Why train stations are a central piece of the regeneration jigsaw

Redeveloped train stations across the UK are becoming much more than terminus buildings for ambitious rail network upgrades

January 23, 2020

With rail upgrades and London’s Crossrail on the horizon, investments in train stations, as part of wider infrastructure projects, are aiming to position UK towns and cities as well-connected destinations with plenty to offer residents, businesses and visitors. 

Gone are the dark concourses and obscure entrances; today’s stations are focusing on acting as a welcoming and accessible gateway to the surrounding area with local transport links and popular amenities on hand, and clearly marked pathways to new urban districts.

Manchester’s central Piccadilly station is set to be transformed to host the planned HS2 high speed rail link, as part of a bigger development to create a new city district with 5,000 homes, 250 hotel rooms and hundreds of offices and shops.

The £161 million revamp of Leeds Central Station is part of a £500 million plan to make the station a hub for national services and the proposed arrival of HS2 trains, as well as remodel the surrounding roads and build over three million square feet of shops, offices and restaurants.

“The modern rail project can be transformational,” says Charles Pinchbeck, Head of West End Development at JLL. “Train stations are an integral part of placemaking schemes, offering the accessibility that is a key factor in the regeneration of an area.”

Linking more locations

The benefits of London’s Crossrail will be felt well beyond the core of the city. Along the route of the Crossrail network, linking the business hubs of London’s West End, Canary Wharf and the Square Mile with the city’s outskirts, over 90,000 homes and 4.4 million square feet of commercial space will be built by 2021, according to a GVA study. Town centres in Ealing, Woolwich, Ilford and Romford area are forecast to feel the greatest impact of the regeneration. 

“People will choose an area not only because it’s a good place to be, but it’s easy to get in and out of,” says Pinchbeck. “The Crossrail creates a central spine for business, reducing the time it takes to reach key employment areas from a greater range of locations, making them more attractive to residential and commercial tenants.”

For businesses, rail projects that not only improve transport links but enhance local amenities on offer such as shops and cafes can help recruit and retain the right staff.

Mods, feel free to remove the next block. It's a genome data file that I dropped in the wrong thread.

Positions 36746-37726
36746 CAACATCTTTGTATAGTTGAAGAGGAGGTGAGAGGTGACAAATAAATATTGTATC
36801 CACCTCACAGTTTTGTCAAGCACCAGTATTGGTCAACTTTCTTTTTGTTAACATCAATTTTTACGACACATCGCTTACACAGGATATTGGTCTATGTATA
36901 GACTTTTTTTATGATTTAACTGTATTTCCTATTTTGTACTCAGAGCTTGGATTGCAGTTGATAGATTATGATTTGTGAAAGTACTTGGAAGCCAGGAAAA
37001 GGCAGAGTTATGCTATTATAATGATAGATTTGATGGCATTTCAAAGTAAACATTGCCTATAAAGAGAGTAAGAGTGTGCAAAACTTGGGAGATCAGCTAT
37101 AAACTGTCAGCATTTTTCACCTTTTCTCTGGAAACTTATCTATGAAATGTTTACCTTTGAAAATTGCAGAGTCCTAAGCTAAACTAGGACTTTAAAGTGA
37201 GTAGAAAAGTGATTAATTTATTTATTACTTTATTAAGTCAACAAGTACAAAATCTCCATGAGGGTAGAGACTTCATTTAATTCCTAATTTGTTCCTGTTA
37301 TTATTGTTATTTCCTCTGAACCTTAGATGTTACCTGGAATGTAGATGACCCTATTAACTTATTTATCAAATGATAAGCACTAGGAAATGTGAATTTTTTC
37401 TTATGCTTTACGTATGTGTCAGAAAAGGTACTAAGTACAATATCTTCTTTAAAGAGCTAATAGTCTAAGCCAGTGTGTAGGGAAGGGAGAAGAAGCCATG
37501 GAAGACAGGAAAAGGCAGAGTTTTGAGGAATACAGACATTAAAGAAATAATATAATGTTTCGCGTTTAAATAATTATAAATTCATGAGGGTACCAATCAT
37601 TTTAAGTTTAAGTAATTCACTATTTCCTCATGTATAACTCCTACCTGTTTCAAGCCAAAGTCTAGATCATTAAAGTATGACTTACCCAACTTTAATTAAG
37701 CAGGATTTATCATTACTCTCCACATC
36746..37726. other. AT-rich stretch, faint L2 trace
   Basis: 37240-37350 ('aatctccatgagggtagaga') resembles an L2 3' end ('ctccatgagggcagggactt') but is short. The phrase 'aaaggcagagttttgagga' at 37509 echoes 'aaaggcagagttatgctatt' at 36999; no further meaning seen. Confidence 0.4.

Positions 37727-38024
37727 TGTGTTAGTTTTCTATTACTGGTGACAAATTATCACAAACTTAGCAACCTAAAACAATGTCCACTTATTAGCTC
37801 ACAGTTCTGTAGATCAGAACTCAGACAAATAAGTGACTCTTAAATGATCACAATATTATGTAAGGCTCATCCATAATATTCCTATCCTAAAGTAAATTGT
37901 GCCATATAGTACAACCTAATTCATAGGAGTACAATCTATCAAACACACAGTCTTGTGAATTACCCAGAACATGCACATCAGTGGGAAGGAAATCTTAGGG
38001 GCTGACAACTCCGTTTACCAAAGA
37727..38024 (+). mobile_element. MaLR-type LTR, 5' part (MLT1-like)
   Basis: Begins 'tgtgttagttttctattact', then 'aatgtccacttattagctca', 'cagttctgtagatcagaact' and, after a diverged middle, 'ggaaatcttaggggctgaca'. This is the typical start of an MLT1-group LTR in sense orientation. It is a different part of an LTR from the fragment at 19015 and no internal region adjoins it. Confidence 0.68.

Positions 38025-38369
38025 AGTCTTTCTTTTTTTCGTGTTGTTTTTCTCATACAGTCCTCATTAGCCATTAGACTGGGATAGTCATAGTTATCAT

“Property is increasingly part of a company’s appeal to talent,” says Pinchbeck. “Companies are looking for locations that are not only convenient to workforce they hope to hire, but offer a lot in the way of amenities and public spaces for a good quality of life.”

Designing for a modern era

Though delays to the Crossrail opening have slowed property price increases, new developments are continuing to add value to areas around key hubs. 

Tottenham Court Road Station, for example, is the centre of a £1 billion overhaul to create over 500,000 square feet of high-end shops, offices and accommodation, including upgraded public spaces. Nearly 5,000 new homes and a hotel, office and retail space are planned by Woolwich’s Royal Arsenal Station, along with a redevelopment of the plaza around the new Crossrail entrance.

“When older buildings are torn down to make way for new or expanded stations, it creates the opportunity for regeneration, even in areas that are already well-located,” says Pinchbeck.

“Placemaking is one of the great trends of the century – people don’t just want to be in buildings, they want to be in places. The quality of the environment is absolutely crucial – is it healthy, stimulating and sustainably built?”

Successful placemaking

As companies and homebuyers increasingly prioritise wellbeing and sustainability, good design plays a critical role not only in the architecture of the buildings themselves but also in the use of space around them. London’s King’s Cross St. Pancras station has been a transport hub for about 150 years, yet it was its £3 billion redevelopment, supported by the local authority and managed privately, that transformed the area. It now attracts residents and visitors to socialise at Granary Square with its restaurants, fountains and cultural events as well as corporations including Google and its £1 billion headquarters.

“Accessibility was not the catalyst for the regeneration, but the making of the place itself,” says Pinchbeck. “For a redevelopment scheme to succeed in boosting the economy and improving quality of life, it needs to offer good transport links as well as a curated retail, office and leisure environment with high-quality buildings to create the places where people want to be.”

And as towns and cities across the UK look to attract a new wave of businesses, investment and people in the coming years, trains stations will continue to be at the heart of urban modernisation projects.